Value Investment Bias
This article appeared first on The Stock Market Blueprint Blog.
Let’s admit it. As value investors, we all have a value investment bias. In fact, all investors are bias toward their preferred approach.
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Confirmation bias is rampant in all walks of life – politics, religion, fad diets, favorite sports teams, etc. Investing is no different.
Wherever opinions and counter opinions come together, people are bound to actively seek evidence that confirms their opinions.
Embrace Your Value Investment Bias
Most experts claim to be above this phenomenon by insisting it does not affect them. Rather than denying or hiding your value investment bias, I’m going to make it easy for you to embrace it.
Below are five scholarly articles which will validate your value investment bias. These studies are well-accepted throughout both the academic and professional investment communities.
Value versus Growth
Value stocks have higher returns than growth stocks in markets around the world. For 1975-95, the difference between the average returns on global portfolios of high and low book-to-market stocks is 7.60% per year, and value stocks outperform growth stocks in 12 of 13 major markets. An international CAPM cannot explain the value premium, but a two-factor model that includes a risk factor for relative distress captures the value premium in international returns.
Does the Stock Market Overreact?
De Bondt, W. F. M. and Thaler, R., Does the Stock Market Overreact?, 1985.
Research in experimental psychology suggests that, in violation of Bayes’ rule, most people tend to “overreact” to unexpected and dramatic news events. This study of market efficiency investigates whether such behavior affects stock prices. The empirical evidence, based on CRSP monthly return data, is consistent with the overreaction hypothesis. Substantial weak form market inefficiencies are discovered. The results also shed new light on the January returns earned by prior “winners” and “losers.” Portfolios of losers experience exceptionally large January returns as late as five years after portfolio formation.
Further Evidence on Investor Overreaction and Stock Market Seasonality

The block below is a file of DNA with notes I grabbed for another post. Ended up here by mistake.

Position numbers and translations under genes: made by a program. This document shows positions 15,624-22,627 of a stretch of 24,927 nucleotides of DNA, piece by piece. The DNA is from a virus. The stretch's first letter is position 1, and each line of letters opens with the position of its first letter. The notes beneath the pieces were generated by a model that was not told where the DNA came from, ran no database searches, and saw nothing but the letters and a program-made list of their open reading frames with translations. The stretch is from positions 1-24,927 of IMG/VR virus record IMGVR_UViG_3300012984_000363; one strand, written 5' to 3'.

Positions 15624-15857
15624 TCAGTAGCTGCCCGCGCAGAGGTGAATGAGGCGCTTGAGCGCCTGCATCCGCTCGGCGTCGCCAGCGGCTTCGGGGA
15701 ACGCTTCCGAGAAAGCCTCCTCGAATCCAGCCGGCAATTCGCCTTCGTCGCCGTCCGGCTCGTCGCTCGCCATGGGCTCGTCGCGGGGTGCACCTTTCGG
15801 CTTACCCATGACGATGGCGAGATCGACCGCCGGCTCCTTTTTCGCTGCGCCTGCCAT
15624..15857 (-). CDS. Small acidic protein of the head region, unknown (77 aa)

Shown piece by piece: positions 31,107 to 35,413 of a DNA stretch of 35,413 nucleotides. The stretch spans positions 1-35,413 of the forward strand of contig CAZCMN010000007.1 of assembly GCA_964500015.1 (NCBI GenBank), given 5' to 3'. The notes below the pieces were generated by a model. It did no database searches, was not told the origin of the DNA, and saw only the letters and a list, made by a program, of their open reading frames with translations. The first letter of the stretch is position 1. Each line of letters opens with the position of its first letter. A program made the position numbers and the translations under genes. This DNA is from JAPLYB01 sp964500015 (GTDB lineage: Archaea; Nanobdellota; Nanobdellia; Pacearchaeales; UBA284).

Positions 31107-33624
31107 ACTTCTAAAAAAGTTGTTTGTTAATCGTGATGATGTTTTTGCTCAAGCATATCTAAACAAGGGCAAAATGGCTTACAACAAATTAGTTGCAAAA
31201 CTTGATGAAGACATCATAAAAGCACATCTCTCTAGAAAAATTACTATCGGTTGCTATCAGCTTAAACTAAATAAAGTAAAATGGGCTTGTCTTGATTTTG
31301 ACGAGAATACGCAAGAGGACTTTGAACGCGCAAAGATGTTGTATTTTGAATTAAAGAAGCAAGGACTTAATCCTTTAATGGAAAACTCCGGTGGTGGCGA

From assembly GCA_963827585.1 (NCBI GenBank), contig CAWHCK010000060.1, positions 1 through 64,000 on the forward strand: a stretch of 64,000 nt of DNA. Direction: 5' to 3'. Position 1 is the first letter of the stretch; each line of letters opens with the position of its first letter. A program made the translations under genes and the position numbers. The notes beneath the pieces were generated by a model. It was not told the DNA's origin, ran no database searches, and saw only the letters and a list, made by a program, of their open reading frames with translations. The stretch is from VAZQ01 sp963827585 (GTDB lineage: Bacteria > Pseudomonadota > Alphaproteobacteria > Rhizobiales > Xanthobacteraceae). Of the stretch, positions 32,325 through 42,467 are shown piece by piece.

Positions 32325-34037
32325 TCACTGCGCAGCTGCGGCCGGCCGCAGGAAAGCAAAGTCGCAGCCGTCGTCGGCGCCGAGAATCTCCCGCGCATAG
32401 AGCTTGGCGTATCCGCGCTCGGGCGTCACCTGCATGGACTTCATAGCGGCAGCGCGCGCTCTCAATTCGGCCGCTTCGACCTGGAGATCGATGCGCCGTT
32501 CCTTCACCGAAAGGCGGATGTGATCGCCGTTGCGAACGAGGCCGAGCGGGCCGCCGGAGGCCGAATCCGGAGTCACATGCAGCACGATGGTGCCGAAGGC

De Bondt, W. F. M. and Thaler, R., Further Evidence on Investor Overreaction and Stock Market Seasonality, 1987.
In a previous paper, we found systematic price reversals for stocks that experience extreme long-term gains or losses: Past losers significantly outperform past winners. We interpreted this finding as consistent with the behavioral hypothesis of investor overreaction. In this follow-up paper, additional evidence is reported that supports the overreaction hypothesis and that is inconsistent with two alternative hypotheses based on firm size and differences in risk, as measured by CAPM-betas. The seasonal pattern of returns is also examined. Excess returns in January are related to both short-term and long-term past performance, as well as to the previous year market return.
Contrarian Investment, Extrapolation, and Risk
Lakonishok, J., Shleifer, A., and Vishny, R. W., Contrarian Investment, Extrapolation, and Risk, 1994.
For many years, scholars and investment professionals have argued that value strategies outperform the market. These value strategies call for buying stocks that have low prices relative to earnings, dividends, book assets, or other measures of fundamental value. While there is some agreement that value strategies produce higher returns, the interpretation of why they do so is more controversial. This article provides evidence that value strategies yield higher returns because these strategies exploit the suboptimal behavior of the typical investor and not because these strategies are fundamentally riskier.
Double then Nothing, Why Stock Investments Relying on Simple Heuristics May Disappoint
Foerster, Stephen, Double then Nothing: Why Stock Investments Relying on Simple Heuristics May Disappoint, 2011.
Behavioral researchers argue that although individuals often rely on heuristics or rules of thumb that reduce the complexity involved in predicting values, such heuristics can lead to severe and systematic errors. I test this argument in an investment context by focusing on a simple heuristic whereby momentum traders are attracted to buying stocks that have recently doubled in price in anticipation of further gains. I show that such a strategy can lead to predictable disappointment for these investors and severe underperformance relative to the market (?28% over a 4-year period), whereas investors who avoid relying on this simple heuristic are likely to perform as expected, on average similar to the overall market. I also find that underperformance is more severe for stocks that have doubled faster. The “doubling” variable is a significant predictor of future price reversals in addition to past performance per se, as uncovered by the previous researchers.
Value Investment Bias – The Evidence is Clear
If these aren’t enough to validate your value investment bias, there are hundreds more. This is evident in the dozens of articles cited in each of the above papers.
The next time you start to question whether value investing really works, set aside a few hours and read a scholarly article in its entirety. If you don’t know where to start, any one of the five articles discussed above will do just fine.